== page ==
This article is part of a series in which OECD experts and thought leaders – from around the world and all parts of society – address the COVID-19 crisis, discussing and developing solutions now and for the future. It aims to foster the fruitful exchange of expertise and perspectives across fields to help us rise to this critical challenge. Opinions expressed do not necessarily represent the views of the OECD.
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When the current COVID-19 epidemic really hit the world and was recognized as a pandemic, most countries sooner or later launched a simple advice or order of prevention: Stay at home. A simple and effective measure of precaution for those lucky ones who have a home, but not for the people experiencing homelessness. For the general public COVID-19 is an unexpected, frightening experience bringing a lot of discomfort and uncertainty to daily life but it is also something which you can prepare for and manage with your own behavior. But something that for the general public is a temporary challenge can for the most vulnerable people, like the homeless, turn out to be a deadly tragedy. As the pandemic seems to linger on some paradoxical developments evolve: at the same time there are people who because of repeated lockdowns and prolonged distant work are desperate to get out of their homes, and at the same time homeless people desperately trying to get in to a safe place you can call a home.
COVID-19 has laid the global housing crisis bare. In most countries the current pandemic has thrust homelessness services into crisis and it has also shown how extremely vulnerable the service system is if it mainly relies on temporary accommodation in shelters and hostels. In EU alone there are more than 500 000 bed places in homeless shelters.
So far, the scale of emergency measures to protect the health of homeless people and workers helping them has been huge. At the other extreme, there are cities which have fined homeless people for being in the wrong place and have cleared encampments of homeless people sleeping rough forcing them to move to overcrowded shelters. But there are also encouraging examples: some cities have reserved empty hotel beds for unsheltered homeless people and shelter facilities have been reorganized to make social distancing possible. In March the UK Government even urged local councils to house homeless people by the weekend! So it really could be possible to end homelessness with proper housing. What seems to be missing is a clear vision how to provide permanent housing and a concrete plan to implement.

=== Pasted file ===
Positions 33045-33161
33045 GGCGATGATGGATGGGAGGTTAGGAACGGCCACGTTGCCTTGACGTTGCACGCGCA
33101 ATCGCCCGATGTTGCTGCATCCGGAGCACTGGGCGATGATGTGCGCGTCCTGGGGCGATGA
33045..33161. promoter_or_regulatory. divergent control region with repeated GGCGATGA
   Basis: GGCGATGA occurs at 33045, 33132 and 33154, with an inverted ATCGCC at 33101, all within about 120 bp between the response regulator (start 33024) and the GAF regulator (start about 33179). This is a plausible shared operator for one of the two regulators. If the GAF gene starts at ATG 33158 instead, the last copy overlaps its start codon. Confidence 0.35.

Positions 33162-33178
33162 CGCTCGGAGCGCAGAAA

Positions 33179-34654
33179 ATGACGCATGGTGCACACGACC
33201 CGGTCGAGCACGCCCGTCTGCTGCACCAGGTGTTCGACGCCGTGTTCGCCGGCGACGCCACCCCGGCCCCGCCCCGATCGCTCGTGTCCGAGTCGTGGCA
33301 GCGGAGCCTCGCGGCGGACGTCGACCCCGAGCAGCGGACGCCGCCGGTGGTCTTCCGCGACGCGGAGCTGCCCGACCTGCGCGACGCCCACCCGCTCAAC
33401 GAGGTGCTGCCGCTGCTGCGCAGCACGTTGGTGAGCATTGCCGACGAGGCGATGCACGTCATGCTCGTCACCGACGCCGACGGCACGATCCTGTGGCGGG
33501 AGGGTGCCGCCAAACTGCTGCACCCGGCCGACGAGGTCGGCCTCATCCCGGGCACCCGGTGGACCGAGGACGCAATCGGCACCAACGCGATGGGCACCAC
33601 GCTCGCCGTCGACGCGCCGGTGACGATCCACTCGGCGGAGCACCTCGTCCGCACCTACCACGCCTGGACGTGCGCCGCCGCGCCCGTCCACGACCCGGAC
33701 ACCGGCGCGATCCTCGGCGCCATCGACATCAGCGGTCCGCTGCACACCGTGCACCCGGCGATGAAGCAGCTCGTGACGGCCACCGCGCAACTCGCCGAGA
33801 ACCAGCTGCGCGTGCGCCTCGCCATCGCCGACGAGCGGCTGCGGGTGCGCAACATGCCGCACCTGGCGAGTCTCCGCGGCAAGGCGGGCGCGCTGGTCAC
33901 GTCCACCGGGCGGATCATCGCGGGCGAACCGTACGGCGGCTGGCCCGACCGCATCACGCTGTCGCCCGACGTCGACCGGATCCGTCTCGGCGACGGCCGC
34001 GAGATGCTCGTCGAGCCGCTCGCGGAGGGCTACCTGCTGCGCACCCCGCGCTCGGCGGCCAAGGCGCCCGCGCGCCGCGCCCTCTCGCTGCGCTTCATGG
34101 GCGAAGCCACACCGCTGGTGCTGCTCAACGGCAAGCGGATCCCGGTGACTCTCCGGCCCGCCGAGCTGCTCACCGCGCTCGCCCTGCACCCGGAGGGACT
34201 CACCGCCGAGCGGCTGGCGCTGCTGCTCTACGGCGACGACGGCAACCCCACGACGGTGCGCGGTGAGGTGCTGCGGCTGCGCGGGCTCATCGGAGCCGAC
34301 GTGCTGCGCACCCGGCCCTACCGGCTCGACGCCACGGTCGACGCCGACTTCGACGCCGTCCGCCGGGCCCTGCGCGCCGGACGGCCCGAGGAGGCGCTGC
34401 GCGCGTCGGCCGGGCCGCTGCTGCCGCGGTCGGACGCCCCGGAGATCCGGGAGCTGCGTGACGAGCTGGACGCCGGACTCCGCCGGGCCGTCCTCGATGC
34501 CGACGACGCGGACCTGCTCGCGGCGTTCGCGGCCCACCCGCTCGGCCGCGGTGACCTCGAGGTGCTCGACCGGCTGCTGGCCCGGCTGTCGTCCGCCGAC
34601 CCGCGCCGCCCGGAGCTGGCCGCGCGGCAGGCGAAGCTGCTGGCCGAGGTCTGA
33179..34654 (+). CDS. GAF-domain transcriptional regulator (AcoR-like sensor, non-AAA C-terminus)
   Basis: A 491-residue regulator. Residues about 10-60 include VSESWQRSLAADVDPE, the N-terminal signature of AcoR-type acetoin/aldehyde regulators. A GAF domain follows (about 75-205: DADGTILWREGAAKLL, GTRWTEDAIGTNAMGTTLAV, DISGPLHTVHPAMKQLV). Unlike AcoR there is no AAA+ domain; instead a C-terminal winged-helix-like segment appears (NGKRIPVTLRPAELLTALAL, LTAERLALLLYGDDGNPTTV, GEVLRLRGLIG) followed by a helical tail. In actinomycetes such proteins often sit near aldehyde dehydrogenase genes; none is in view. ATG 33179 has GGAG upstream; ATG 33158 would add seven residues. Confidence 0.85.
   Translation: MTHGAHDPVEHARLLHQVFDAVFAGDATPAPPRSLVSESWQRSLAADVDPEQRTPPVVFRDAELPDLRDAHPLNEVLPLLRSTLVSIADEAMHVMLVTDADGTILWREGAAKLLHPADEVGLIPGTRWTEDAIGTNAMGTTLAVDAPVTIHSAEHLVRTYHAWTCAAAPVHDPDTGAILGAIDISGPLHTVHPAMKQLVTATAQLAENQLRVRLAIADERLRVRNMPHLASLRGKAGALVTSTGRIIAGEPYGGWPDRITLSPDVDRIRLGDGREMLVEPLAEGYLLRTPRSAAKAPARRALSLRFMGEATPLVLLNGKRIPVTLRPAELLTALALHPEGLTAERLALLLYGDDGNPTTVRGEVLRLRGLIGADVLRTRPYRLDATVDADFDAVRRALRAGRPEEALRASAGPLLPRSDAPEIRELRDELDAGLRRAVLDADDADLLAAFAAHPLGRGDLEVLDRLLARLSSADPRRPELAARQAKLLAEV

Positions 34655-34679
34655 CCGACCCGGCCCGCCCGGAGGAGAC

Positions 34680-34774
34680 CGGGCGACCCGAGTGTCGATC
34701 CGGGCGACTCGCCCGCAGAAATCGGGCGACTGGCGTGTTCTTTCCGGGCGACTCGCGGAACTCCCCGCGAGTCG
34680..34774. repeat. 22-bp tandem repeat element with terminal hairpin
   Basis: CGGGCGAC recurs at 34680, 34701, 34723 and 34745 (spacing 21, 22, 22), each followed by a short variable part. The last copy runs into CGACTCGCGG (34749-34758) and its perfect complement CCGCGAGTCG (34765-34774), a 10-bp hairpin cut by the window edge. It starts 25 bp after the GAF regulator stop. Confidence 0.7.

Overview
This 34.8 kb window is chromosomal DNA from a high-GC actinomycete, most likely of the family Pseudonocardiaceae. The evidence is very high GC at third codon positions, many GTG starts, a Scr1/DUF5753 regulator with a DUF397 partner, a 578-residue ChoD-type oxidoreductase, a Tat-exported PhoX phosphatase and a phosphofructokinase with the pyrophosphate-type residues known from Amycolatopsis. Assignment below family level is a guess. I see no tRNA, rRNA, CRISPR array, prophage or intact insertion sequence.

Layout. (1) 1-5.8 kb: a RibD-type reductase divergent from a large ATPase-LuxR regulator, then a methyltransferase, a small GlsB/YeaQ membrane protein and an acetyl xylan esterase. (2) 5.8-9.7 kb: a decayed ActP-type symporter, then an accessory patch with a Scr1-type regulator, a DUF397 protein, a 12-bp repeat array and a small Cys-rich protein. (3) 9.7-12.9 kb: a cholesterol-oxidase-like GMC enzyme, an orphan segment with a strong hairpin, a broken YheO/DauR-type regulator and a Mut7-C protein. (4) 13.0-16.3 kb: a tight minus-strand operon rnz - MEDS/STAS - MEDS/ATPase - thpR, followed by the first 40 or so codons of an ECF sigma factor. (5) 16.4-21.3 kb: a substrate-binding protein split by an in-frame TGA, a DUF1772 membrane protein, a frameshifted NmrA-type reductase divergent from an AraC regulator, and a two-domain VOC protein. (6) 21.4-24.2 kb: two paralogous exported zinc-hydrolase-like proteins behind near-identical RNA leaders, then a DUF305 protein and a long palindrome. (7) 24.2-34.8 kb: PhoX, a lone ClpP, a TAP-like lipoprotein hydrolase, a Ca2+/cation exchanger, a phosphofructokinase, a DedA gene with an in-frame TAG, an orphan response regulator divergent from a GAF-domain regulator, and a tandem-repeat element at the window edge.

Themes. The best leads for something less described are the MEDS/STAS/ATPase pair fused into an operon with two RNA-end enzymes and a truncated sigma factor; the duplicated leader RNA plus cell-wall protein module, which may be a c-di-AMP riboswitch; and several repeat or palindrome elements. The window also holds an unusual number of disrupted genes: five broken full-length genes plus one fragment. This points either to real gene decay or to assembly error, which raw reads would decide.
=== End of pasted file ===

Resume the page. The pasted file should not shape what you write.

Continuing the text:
Read more about how cities are protecting the homeless in their policy responses to COVID-19.
Although we are at the moment very much in the phase of survival and managing of the crisis it is necessary to look beyond to a post-COVID-19 world which undoubtedly will be in many respects a totally different world. A global economic recession is unavoidable and as always it is the poor and low-income households that the recession hits the hardest. There are different possible scenarios. In the worst case, inequality will rise and homelessness will increase dramatically especially in the countries which have neglected the supply of affordable housing. However, a more hopeful alternative scenario is also possible.
Could this already promised financial stimulus also be the catalyst for a global action to end homelessness?
As we have seen lately even quite drastic measures are possible in crises and unforeseen financing to aid the ailing economies have been promised and already introduced both from nation states and international financial institutions. We have even seen direct financial aid being paid to citizens in countries which ideologically before pandemic couldn’t digest the idea of universal basic income. Could this financial stimulus also be the catalyst for a global action to end homelessness? In building economic recovery actual building and construction can have a crucial role in creating economic activity.
A year ago on this same forum I called for compassion, but as we have entered the second year of pandemic it is obvious that much more is needed. We are hopefully looking for the roll out of vaccine as the virus is not fading away by itself. Likewise there is a vaccine against homelessness:it is called affordable social housing. Now if ever is the time for national governments to shift focus from temporary accommodation to providing permanent affordable social housing. Now if ever is the time to implement Housing First-principle and housing-led strategies. Now if ever is the time to create a world that doesn’t accept inequality and homelessness.
For more information please see:
- COVID-19: Protecting people and societies
- Supporting people and companies to deal with the COVID-19 virus
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